Inside track: Reward not blame

By: | Updated: May 15, 2016 8:24 AM

Because of their readiness to help, Rajnath Singh and Nitin Gadkari are the two favourite ministers of Congress leaders. Gadkari is receptive towards requests of all CMs, across party lines, for constructing highways and overbridges in their states. Singh is responsive to all pleas for assistance on the home front. Last week, when a Congress delegation sought additional security for Rahul Gandhi during his forthcoming visit to Puducherry, Singh immediately issued orders

Reward not blame

To counter the government’s charges on the AgustaWestland deal, the Congress raised the CAG report on the Gujarat State Petroleum Corporation when Narendra Modi was the chief minister of the state in Parliament. The CAG had rapped the PSU for borrowing some Rs 20,000 crore from PSU banks to explore the KG basin for gas without any notable success. Interestingly, those who were at the helm of the GSPC, far from being punished, have been rewarded. Jagdish Pandian, who was the MD of GSPC for eight years, was earlier this year appointed vice-president and chief investment officer of the $100-billion Asian Infrastructure Investment Bank. Another former MD, Atanu Chakraborty, has been appointed director general Hydrocarbons, GoI, one of the most sought after regulatory assignments seeking to monetise hydrocarbon assets. The government, however, refutes the charge that no gas was discovered and claims 14 TCF (trillion cubic feet) has been found.

Poster watch

Jagdish Sharma, the Delhi INTUC (Indian National Trade Union Congress) vice-president, has often embarrassed the Congress. Whenever the party did badly, he would bring out posters calling for ‘Priyanka lao, desh bachao’, thus undermining Rahul Gandhi’s position. Now, Sharma has also started projecting Robert Vadra. Last week, Sharma put up posters all over Delhi on Sonia Gandhi’s ‘Save Democracy’ march to Parliament on May 6, with Priyanka and Vadra’s photos. Congress leaders would have been in a better position to dismiss Sharma’s impudence if he was not Vadra’s golfing companion. In fact, Sharma was nominated to the Delhi Golf Club thanks to the UPA government.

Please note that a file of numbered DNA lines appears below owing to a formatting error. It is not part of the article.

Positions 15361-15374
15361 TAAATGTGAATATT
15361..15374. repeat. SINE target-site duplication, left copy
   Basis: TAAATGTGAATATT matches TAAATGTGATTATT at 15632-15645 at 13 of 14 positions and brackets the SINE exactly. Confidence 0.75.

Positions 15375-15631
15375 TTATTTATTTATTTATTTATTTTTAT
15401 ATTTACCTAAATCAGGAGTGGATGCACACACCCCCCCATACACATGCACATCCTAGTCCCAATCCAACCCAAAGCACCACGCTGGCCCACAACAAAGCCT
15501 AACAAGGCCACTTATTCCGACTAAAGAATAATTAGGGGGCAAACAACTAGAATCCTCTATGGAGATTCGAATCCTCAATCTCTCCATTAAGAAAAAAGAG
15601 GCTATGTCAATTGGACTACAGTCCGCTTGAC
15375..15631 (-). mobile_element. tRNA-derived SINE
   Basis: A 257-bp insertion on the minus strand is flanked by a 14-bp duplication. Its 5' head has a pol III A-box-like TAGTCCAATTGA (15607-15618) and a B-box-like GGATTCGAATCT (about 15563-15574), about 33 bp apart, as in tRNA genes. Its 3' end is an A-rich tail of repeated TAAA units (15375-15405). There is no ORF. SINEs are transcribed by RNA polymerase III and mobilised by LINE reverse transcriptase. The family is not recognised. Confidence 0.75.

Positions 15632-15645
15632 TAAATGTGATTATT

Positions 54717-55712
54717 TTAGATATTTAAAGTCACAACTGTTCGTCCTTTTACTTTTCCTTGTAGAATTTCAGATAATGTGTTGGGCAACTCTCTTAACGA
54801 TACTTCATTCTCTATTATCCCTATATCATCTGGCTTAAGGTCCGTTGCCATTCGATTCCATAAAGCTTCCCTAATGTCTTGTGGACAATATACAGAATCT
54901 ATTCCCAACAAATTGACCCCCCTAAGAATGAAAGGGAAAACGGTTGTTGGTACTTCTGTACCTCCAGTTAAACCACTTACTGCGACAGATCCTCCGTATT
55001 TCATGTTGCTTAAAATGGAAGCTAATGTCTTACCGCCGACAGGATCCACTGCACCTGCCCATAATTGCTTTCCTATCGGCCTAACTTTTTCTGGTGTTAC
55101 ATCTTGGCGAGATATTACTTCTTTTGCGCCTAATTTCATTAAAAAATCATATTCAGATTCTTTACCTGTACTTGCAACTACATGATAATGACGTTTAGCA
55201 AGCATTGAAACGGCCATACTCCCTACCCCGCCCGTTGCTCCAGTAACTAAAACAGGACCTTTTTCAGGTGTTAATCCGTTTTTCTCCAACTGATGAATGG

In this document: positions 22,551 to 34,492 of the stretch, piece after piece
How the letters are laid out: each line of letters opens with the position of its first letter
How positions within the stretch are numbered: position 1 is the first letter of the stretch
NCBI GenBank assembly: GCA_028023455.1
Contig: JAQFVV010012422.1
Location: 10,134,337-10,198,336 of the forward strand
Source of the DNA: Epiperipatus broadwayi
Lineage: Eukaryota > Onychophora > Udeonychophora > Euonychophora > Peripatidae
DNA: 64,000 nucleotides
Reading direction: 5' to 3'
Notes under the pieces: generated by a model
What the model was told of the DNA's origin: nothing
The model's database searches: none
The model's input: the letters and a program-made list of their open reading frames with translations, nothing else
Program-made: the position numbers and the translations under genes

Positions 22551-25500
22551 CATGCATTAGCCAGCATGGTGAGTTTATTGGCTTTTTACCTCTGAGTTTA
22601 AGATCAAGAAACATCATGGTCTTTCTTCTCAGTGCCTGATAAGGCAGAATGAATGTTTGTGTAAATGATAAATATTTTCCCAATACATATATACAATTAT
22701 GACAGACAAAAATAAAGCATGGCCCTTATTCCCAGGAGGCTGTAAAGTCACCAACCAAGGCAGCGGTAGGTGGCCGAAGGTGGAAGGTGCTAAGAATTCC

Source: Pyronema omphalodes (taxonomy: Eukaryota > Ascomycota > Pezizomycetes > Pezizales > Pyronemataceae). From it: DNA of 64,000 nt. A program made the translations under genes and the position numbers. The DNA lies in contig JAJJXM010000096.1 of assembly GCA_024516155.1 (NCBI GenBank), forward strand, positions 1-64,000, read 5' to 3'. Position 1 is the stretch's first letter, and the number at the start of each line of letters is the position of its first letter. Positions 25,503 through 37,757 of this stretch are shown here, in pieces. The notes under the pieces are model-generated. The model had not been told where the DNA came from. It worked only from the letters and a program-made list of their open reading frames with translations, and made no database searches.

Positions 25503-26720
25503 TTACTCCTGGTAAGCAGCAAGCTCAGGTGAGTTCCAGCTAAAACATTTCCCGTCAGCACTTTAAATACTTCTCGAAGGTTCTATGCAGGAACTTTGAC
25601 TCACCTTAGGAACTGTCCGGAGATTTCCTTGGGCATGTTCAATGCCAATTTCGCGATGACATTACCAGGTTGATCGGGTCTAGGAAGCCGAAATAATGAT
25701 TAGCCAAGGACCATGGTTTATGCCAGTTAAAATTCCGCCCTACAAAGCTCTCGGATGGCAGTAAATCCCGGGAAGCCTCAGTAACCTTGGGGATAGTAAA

Reality bytes

Thanks to the spurt in the number of TV news channels in Tamil Nadu—there are over 16 channels, including 10 owned by politicians—there is a new sense of glasnost in the state. In the 2011 election, the media was generally too intimidated to discuss in detail the foibles of the state’s politicians. But now, Tamil Nadu has learnt from northern TV channels and everything is open for discussion, including candid visuals of the 92-year-old M Karunanidhi and chief minister Jayalalithaa, who does not get down from her vehicle. When she walks to the dais, policemen block the camera view. It’s difficult to make out what DMDK leader Vijayakanth is saying.

Favourite ministers

Because of their readiness to help, Rajnath Singh and Nitin Gadkari are the two favourite ministers of Congress leaders. Gadkari, the transport minister, is receptive towards requests of all CMs, across party lines, for constructing highways and overbridges in their states. Singh, as home minister, is responsive to all pleas for assistance on the home front. Last week, when a Congress delegation led by Ahmed Patel and Anand Sharma sought additional security for Rahul Gandhi during his forthcoming visit to Puducherry, Singh immediately issued orders. Gandhi, however, cancelled his trip.

All in family

Uttarakhand CM Harish Rawat, who has emerged victorious from the Assembly floor test, has made the state into a family fiefdom. His son Anand was a Youth Congress leader. His wife Renuka is a member of the state PCC. His daughter Anupama is office-bearer in the party’s Mahila wing. His brother-in-law Mahendra Singh Mahra is a Rajya Sabha MP from the state, while Assembly Speaker Govind Singh Kunjwal is a close relative. Two other brothers-in-law are also influential in state politics.

Strange companions

There was an unusual photograph posted on Twitter. Digvijaya Singh, one of the Congress party’s most aggressive Hindutva opponents, was seen visiting the VHP office at Delhi’s RK Puram last month. The Congress general secretary’s explanation was rather odd. He was travelling on a train sitting next to an office-bearer of the VHP, he said, and they got into a conversation. When they reached the New Delhi railway station, Singh says, he offered him a lift home. The gentleman in turn invited him to the VHP office for tea. Along with tea, Singh was presented a biography of Ashok Singhal. Singh’s take-away from the meeting was that the VHP is fed up with Modi.

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